Canon today announced the Rebel T2i, AKA the 550D. It’s an 18 megapixel entry-level DSLR for $800. It features all of the video modes of the Canon 7D and 1D Mark IV: 29.97, 23.976, and 25 fps at 1080p, along with 50 and 60 fps at 720p.
I’m sure we’ll also be treated to many loving comparisons of how image quality, noise, compression, etc., stand up to Canon’s other offerings.
I would not expect the Rebel to represent any progress on the HDSLR shortcomings of rolling shutter and aliasing/moiré.
Two years ago I called the Canon HV20 the no-more-excuses DV Rebel camera. It was an HD camcorder the size of a soda can that recorded 24p with limited manual control, for under $1,000. Filmmaker Ayz Waraich made a beautiful short film with it called White Red Panic.
Folks can spend a lot of energy writing about cameras and filmmaking, about how this or that forthcoming tool will be a “game changer” or revolutionize the blah blah blah. Ayz’s film reminded us (and I include myself in that “us”) that filmmaking beats bellyaching every time.
Then along came the HDSLRs, and speaking only for myself, I thought there was some important stuff to bellyache about. Some potential that could be realized if only a few niggling details were addressed. The year that followed the introduction of the 5D Mark II was equal parts frustration and reward, as Canon and others took pot-shots at the target, always missing, but sometimes in ways that produced useable cameras.
I marked the Canon 7D as the real arrival of HDSLR cinema. The price, the frame rates, and sensor size all made great sense, and video finally earned it’s own button, more or less. There are still big problems with it of course, but they can be worked around. I’d hate to be working around them with a paying client over my shoulder, but for my personal work, I don’t mind. And if I get really stuck, I do have an actual video camera lying around here somewhere.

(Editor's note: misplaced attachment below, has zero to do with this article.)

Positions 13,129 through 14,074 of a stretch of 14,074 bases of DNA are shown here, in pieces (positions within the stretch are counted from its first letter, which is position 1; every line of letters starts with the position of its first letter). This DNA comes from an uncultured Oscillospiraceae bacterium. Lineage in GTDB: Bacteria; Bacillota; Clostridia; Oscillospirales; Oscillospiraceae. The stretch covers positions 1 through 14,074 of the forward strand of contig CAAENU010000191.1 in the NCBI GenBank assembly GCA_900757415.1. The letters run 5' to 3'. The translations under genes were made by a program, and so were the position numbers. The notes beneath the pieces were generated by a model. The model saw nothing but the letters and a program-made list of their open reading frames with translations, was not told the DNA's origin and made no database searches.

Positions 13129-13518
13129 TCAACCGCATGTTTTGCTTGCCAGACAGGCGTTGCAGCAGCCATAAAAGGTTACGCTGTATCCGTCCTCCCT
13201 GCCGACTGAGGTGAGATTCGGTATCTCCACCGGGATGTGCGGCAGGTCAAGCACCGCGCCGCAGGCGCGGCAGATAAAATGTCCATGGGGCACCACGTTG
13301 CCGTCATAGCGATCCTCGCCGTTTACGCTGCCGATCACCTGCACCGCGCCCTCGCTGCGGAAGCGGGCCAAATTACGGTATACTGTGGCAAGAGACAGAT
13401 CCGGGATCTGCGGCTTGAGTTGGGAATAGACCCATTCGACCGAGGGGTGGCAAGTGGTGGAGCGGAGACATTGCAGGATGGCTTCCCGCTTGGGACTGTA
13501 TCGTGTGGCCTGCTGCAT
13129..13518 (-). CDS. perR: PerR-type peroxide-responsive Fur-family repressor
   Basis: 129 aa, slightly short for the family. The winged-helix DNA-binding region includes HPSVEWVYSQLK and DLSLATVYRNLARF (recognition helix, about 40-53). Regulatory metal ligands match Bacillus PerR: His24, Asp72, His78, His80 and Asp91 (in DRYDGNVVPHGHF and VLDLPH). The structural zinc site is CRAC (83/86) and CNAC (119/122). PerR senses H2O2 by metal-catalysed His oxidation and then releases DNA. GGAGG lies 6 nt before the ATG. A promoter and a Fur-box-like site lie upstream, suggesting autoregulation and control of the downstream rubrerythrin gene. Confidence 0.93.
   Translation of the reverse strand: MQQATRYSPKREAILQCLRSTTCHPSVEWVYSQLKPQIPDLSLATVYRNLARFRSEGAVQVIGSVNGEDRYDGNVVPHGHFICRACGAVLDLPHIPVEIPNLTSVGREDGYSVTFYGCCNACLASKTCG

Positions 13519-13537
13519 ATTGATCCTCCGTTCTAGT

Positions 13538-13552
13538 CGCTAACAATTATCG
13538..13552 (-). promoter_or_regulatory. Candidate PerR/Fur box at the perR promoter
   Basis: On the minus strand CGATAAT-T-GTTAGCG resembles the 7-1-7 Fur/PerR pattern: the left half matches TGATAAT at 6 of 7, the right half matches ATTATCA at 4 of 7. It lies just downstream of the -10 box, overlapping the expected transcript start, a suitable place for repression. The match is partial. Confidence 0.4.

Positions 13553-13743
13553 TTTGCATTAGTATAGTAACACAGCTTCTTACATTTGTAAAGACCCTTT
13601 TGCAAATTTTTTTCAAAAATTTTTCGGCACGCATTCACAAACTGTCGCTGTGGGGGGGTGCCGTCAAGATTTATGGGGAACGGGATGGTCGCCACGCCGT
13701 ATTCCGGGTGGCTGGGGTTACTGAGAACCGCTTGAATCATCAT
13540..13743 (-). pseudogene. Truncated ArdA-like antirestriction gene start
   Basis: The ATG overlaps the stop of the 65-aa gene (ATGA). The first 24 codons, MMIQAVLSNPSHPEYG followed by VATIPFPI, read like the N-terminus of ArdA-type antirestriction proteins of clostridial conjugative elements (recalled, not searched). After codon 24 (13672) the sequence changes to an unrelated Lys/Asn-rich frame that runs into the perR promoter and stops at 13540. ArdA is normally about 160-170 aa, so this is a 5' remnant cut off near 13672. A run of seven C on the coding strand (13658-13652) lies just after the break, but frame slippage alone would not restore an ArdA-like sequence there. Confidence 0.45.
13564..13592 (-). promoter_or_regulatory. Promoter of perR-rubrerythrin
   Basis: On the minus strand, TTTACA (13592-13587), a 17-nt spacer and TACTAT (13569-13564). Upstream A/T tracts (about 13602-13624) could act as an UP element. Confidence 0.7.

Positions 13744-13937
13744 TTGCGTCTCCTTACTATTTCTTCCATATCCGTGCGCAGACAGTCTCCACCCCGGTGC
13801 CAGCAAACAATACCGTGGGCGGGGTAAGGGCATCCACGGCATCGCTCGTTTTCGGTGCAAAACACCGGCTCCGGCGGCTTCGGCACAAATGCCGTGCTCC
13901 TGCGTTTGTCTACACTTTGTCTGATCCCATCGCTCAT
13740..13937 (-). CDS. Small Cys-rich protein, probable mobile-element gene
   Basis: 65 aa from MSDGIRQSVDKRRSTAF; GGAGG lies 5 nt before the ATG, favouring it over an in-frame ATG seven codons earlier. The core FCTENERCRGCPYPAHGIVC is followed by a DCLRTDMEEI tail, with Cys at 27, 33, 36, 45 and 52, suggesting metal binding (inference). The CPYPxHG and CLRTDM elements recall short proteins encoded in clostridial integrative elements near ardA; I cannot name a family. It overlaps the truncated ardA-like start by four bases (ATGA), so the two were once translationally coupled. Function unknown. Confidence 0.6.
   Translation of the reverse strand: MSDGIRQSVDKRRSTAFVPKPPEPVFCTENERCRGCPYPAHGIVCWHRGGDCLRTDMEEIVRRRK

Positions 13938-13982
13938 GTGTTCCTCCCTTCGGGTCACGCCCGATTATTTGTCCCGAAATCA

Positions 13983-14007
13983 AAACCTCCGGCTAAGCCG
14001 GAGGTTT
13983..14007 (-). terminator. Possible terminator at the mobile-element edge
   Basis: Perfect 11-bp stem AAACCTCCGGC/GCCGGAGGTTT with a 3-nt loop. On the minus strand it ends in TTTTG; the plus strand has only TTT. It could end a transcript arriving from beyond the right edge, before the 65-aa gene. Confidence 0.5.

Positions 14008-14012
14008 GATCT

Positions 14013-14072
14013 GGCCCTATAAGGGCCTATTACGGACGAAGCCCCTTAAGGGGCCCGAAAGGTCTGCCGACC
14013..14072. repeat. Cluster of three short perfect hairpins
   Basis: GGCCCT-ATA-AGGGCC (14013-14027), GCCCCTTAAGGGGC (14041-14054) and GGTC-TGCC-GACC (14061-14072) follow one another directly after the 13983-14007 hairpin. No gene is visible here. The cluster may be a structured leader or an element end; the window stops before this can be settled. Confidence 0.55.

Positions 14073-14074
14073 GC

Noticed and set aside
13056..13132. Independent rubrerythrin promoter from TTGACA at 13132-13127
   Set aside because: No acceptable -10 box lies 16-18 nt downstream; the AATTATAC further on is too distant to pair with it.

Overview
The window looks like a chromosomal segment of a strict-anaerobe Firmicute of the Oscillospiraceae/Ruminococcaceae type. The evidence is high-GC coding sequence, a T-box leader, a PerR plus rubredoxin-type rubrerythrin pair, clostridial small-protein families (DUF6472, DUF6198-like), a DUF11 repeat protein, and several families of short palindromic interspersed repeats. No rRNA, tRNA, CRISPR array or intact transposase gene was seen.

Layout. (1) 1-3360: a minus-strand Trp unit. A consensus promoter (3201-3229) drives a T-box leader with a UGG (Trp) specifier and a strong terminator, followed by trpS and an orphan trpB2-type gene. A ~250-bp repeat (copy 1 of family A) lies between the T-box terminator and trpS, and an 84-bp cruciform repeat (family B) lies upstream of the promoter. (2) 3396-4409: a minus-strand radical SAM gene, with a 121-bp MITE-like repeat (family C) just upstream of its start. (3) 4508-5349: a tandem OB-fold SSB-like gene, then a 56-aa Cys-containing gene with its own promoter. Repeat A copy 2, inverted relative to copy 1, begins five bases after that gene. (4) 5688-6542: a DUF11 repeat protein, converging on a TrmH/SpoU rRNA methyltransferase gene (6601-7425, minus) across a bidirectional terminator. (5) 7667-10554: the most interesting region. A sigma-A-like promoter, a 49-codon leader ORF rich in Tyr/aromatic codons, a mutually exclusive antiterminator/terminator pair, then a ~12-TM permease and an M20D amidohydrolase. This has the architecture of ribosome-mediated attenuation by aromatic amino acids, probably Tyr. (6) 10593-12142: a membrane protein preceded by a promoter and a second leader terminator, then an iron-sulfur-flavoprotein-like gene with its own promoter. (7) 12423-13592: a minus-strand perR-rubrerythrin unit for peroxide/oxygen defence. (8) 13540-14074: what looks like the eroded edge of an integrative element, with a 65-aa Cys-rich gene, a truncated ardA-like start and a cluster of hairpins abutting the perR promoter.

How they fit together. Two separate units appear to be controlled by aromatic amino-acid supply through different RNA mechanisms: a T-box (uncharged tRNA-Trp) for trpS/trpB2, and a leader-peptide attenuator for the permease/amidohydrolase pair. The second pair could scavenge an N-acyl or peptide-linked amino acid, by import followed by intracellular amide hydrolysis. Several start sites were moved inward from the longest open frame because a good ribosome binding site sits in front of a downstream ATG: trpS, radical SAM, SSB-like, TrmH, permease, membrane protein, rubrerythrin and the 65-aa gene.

It seemed to me that no sooner had the HV20 come out that it was rendered obsolete by subsequent models, and its priced dropped from affordable to ridiculous. We went from “no more excuses” to “seriously, what more do you want” in a matter of months.
With the Rebel, HDSLRs just hit that point. If you have any interest in what they can do, there’s now a camera that you can buy for less than the cost of a decent tripod.
In fact, depending on how it performs, the Rebel may just be the new sweet spot. In the same way that the 1D Mark IV’s $5,000 price tag accounts for a bunch of pro stills features that don’t net much for the filmmaker, the shortcomings that put the Rebel at half the 7D’s price are most likely all in the stills department as well. If video is your primry interest in a DSLR, the Rebel could well represent the most bang for the buck.
Although the MSRP for the body is $799, Amazon seems to want to cash in on early enthusiasm for this rig—their pre-order price is currently listed at $899.
UPDATE: Less than six hours later, Amazon has amended the pre-order price to $799.